938 OPERATIONS IN SE. VA. AND N. C. [CRAP. LIV.
etrating to a point in the rear of my skirmishers. My left company
was thus cut off and, with the exception of one man, captured. After
shelling our position heavily for an hour he withdrew and shifted his
forces toward our left. We executed a corresponding cr movement.
On the following day brisk skirmishing ensued, but regiment was
not regularly engaged.
My losses in the aggregate amounted to 3 men wounded and 1 officer
and 18 men missing.
On the 23d of August we returned to Petersburg, and were engaged
until the 28th of September in throwing up field-works in its vicinity.
On that day the enemy attacked Battery Harrison, near Chaffin's Bluff,
and carried it by storm. We were immediately ordered to that point
and arrived on the 29th.
On morning of the 30th preparations were made to regain the fort,
which lasted until midday, when the attack began. We were then
1,000 yards from the point to be carried. Immediately the regiment on
my left began to double-quick, which soon increased to a run, thus ex-
hausting the men and wasting their energies at a time when both should
have been economized for the struggle on the parapet. I was opposed
to this, but, believing it to be an order, acquiesced. The enemy shortly
opened fire on us, which increased in effect every moment and soon
began to tell fearfully in the ranks. At this critical moment the bri-
gade which preceded us gave way, and rushing through our line caused
immediate confusion. Added to this the village of soldiers' huts which
lay in our track oftered the temptation to skulk, which many failed to
resist, and which was impossible in the confusion to prevent. With
those of my men who still adhered to their colors I continued to ad-
vance until I attained a Roint within sixty yards of the fort. Here,
owing to the little support which was accorded to me by the remainder
of the brigade, I ordered a halt and began firing to divert my men.
I waited here for ten or fifteen minutes for re-enforcements, but their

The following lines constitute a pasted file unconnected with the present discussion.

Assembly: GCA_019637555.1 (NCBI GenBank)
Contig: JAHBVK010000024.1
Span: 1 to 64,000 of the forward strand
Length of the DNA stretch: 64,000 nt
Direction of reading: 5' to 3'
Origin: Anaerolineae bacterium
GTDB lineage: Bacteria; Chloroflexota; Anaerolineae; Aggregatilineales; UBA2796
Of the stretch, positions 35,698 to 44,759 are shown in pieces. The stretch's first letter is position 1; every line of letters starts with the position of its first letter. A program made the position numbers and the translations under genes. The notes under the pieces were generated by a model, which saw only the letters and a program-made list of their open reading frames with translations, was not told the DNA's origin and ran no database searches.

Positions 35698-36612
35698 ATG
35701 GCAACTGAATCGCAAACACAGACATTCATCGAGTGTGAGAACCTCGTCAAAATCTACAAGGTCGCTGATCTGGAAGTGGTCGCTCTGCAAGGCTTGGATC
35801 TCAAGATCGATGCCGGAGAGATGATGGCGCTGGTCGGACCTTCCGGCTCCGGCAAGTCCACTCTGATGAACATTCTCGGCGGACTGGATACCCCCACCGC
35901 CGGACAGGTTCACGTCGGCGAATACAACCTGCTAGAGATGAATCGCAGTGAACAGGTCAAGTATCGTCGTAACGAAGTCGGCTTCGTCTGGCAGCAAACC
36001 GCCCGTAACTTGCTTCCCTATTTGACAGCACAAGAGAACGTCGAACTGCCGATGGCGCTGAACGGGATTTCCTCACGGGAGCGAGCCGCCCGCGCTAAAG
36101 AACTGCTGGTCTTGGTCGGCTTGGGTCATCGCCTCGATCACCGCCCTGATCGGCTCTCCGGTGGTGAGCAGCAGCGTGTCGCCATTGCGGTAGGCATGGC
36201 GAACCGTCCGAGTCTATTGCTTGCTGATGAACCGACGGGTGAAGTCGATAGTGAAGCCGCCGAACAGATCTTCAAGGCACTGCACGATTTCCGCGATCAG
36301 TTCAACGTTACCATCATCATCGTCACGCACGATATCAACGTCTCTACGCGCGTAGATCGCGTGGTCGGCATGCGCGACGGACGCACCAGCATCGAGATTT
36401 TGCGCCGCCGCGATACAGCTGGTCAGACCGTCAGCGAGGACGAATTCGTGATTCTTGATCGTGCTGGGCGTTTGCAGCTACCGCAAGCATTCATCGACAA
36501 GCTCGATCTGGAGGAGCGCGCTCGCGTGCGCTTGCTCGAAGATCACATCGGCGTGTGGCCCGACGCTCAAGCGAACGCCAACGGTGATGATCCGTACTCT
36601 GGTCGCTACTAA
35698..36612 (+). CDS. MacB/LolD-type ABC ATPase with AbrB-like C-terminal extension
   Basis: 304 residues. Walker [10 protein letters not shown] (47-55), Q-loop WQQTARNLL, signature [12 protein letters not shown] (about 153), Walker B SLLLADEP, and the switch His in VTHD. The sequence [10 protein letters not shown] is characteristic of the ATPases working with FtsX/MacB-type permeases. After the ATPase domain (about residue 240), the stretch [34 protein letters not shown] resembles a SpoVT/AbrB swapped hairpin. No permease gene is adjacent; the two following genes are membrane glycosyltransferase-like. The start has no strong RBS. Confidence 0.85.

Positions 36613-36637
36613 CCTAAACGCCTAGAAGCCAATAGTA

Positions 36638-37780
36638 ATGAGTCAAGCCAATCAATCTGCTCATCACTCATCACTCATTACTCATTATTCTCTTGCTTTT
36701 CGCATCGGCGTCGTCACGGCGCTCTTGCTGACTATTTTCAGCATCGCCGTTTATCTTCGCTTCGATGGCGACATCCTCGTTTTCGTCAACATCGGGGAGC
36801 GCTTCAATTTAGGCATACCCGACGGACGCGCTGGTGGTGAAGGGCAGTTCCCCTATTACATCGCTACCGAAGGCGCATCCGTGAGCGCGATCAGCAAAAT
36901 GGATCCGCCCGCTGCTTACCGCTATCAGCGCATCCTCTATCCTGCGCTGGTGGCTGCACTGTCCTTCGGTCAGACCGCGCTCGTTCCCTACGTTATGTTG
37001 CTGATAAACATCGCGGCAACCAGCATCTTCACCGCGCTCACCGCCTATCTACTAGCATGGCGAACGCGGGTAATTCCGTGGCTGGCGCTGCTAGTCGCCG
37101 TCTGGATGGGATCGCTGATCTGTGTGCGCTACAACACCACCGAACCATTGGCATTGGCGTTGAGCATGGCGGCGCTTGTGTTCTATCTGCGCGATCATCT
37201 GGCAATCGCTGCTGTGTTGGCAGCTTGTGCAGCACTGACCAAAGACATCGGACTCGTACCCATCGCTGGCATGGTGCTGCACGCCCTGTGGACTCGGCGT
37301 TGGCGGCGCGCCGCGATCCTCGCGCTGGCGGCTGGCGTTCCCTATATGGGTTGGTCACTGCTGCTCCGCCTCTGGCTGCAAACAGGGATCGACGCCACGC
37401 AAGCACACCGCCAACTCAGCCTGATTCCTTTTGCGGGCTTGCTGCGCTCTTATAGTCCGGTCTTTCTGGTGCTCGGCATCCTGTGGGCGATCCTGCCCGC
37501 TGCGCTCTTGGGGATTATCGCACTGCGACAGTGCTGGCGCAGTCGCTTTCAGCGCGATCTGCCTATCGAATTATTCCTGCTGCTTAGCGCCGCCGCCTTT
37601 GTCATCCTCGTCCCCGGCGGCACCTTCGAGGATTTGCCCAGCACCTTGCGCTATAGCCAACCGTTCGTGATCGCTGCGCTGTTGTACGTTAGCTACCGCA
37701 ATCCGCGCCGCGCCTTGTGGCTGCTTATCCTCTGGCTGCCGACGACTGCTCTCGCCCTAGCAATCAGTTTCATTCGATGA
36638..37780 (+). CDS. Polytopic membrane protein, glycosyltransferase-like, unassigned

failure to come up and the fearful destructiveness of the enemy's fire
impressed me with the necessity of falling back, which I accordingly
did. I rallied my men at the earliest practicable moment and reported
to the brigadier-general commanding, who instructed me to return to
my position of the morning. A short time afterward I was ordered to
advance again on the enemy, bearing to the left so as to strike his
works on the right of Colonel Walker's regiment, which was reported
as having gained them. I executed this order, but discovered no enemy
this side of the fort, the flank work having been manned by only a
line of skirmishers, who were driven from it by Law's brigade before
the arrival of Walker. After dark we were withdrawn to our old
My losses in this engagement amounted to 3 officers and 10 men
killed, 9 officers and 62 men wounded.
Two days later we threw up a line of works in advance of our old
position. In doing this I had 1 man killed and 2 wounded.
At sunrise on the morning of the 7th of October we attacked the enemy
on the Darbytown Pass and drove him from the line of works. My regi-
ment and Colonel Bowen's were advanced to storm the redoubt on the
enemy's extreme right, occupied by his dismounted cavalry, which was
carried in fine style. General Field then directed me to change front
to the right and attack in flank with the two regiments (Second [Rifles]
and First) a redoubt farther to the right, which was defying the efforts
of Anderson's entire brigade. I executed this order, the men charging
with great spirit and driving from the work a body of the enemy.